London — Norway's Equinor has extended a week-long shutdown of the Oseberg oil field until Saturday, and is also investigating an oil leak that has halted loadings at the Statfjord facility.
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The unplanned shutdown at Oseberg for 'corrective maintenance' began on May 8 and was meant to last eight days but will now last 10 days, implying a resumption on Saturday, according to state pipeline operator Gassco. Equinor declined to provide additional comment.
Regarding Wednesday's incident at Statfjord, Equinor said it was investigating, and loadings remain suspended. "With regards to the observed oil near loading operations...yesterday, no observation of oil has been made since yesterday and the search for a potential leakage point continues on the loading systems," Equinor told S&P Global Platts.
Oseberg crude, derived from the Oseberg, Brage and Veslefrikk fields, is a contributor to the Platts Dated Brent price assessment process. The Oseberg complex produced nearly 110,000 b/d of oil last year, as well as around 9 million cu m/d of gas.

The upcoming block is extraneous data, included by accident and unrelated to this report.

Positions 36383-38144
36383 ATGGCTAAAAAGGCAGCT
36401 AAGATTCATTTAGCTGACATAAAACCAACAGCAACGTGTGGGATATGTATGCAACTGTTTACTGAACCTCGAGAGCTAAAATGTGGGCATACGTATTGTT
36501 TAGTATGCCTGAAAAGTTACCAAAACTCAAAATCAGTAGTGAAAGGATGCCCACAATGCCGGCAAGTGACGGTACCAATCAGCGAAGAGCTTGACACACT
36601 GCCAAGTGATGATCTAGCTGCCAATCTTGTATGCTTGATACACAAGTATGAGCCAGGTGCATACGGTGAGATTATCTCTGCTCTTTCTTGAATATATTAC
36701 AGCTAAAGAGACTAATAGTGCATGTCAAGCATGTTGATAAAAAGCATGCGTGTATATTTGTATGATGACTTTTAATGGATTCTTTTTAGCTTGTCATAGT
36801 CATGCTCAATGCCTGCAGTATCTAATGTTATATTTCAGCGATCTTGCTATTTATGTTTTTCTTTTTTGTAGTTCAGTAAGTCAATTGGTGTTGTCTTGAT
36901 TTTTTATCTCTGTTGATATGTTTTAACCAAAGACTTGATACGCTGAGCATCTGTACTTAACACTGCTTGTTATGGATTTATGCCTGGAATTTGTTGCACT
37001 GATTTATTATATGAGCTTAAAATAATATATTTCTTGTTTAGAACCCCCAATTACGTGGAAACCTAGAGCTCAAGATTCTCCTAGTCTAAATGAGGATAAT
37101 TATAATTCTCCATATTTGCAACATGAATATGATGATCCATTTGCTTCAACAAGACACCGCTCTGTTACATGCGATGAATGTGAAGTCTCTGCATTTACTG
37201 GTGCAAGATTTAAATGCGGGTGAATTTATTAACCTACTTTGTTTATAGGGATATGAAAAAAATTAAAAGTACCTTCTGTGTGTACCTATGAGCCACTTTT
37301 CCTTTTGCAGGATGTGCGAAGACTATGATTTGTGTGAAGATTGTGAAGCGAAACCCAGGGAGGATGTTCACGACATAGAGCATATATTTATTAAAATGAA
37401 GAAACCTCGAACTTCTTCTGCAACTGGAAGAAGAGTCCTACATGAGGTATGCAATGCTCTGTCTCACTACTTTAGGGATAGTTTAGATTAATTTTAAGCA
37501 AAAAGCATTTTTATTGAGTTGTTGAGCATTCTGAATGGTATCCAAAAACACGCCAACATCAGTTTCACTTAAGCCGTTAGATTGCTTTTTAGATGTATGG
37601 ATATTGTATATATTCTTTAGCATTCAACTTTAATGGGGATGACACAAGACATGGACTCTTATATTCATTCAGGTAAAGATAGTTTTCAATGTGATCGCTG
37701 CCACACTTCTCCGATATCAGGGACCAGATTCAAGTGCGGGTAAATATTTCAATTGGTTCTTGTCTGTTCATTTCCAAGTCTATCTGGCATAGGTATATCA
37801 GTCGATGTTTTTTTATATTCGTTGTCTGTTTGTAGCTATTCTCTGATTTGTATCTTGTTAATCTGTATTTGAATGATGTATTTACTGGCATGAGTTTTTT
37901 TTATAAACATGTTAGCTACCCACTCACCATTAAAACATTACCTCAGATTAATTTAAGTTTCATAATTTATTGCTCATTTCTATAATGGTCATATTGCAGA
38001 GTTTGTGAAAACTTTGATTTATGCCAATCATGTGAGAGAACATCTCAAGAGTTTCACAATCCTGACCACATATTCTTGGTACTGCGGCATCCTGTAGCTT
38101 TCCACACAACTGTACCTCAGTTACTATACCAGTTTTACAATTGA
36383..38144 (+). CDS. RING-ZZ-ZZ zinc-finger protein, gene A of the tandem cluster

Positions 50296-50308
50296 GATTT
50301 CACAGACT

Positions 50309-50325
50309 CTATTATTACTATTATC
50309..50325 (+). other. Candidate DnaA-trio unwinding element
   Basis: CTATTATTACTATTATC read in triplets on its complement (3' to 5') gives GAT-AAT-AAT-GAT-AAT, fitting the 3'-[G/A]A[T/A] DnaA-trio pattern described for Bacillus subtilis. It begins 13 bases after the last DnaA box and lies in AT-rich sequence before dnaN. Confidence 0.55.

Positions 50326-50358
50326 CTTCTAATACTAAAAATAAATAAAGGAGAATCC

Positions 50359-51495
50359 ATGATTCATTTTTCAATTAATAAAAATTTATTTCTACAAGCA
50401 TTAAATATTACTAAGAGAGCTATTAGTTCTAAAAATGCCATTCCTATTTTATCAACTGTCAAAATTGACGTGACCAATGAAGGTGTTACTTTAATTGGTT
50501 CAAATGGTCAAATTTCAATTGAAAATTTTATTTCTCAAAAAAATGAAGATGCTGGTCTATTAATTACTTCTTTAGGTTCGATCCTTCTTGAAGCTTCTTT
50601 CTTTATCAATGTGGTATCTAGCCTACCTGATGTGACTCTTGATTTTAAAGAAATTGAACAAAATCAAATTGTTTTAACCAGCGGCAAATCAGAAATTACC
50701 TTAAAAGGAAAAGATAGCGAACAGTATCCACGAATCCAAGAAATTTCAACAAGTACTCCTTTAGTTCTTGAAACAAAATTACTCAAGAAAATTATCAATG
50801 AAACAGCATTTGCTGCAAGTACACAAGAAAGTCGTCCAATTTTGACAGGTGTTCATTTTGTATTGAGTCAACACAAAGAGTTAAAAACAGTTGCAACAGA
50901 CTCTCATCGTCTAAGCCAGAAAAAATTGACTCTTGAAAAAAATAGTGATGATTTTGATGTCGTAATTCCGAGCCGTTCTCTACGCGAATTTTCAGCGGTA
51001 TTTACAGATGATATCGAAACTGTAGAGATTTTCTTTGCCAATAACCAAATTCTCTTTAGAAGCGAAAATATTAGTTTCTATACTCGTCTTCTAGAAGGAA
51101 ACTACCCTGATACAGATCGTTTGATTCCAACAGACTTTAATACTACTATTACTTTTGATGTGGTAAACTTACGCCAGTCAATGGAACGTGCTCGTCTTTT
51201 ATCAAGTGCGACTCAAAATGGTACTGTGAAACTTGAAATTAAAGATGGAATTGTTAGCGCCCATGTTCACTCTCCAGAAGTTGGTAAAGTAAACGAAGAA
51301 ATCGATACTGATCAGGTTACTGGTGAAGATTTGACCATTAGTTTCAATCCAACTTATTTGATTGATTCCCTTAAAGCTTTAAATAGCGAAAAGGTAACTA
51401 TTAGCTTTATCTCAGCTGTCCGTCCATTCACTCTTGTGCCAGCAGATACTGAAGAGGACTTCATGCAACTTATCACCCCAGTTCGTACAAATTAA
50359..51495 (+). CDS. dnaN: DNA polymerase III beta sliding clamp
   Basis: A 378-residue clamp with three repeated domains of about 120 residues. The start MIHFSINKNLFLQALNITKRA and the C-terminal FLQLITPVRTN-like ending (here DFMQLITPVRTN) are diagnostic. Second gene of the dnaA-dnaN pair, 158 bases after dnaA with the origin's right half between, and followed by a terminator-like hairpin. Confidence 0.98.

Statfjord is the loading point for the Statfjord field, but also larger volumes from the nearby Snorre field. The overall flow of oil from Snorre amounted to around 120,000 b/d last year.
The North Sea crude market is exceptionally tight due to disruptions and maintenance in the region, as well as knock-on effects from a contamination issue that has disrupted supplies of Russian crude to Europe. Also, European imports of light sweet crude from the US have ebbed, according to traders.
Norway's oil production has been on a downward trend for about 18 months due to steep natural decline and technical issues, with a boost exported next year from the start of production at the giant Johan Sverdrup field.
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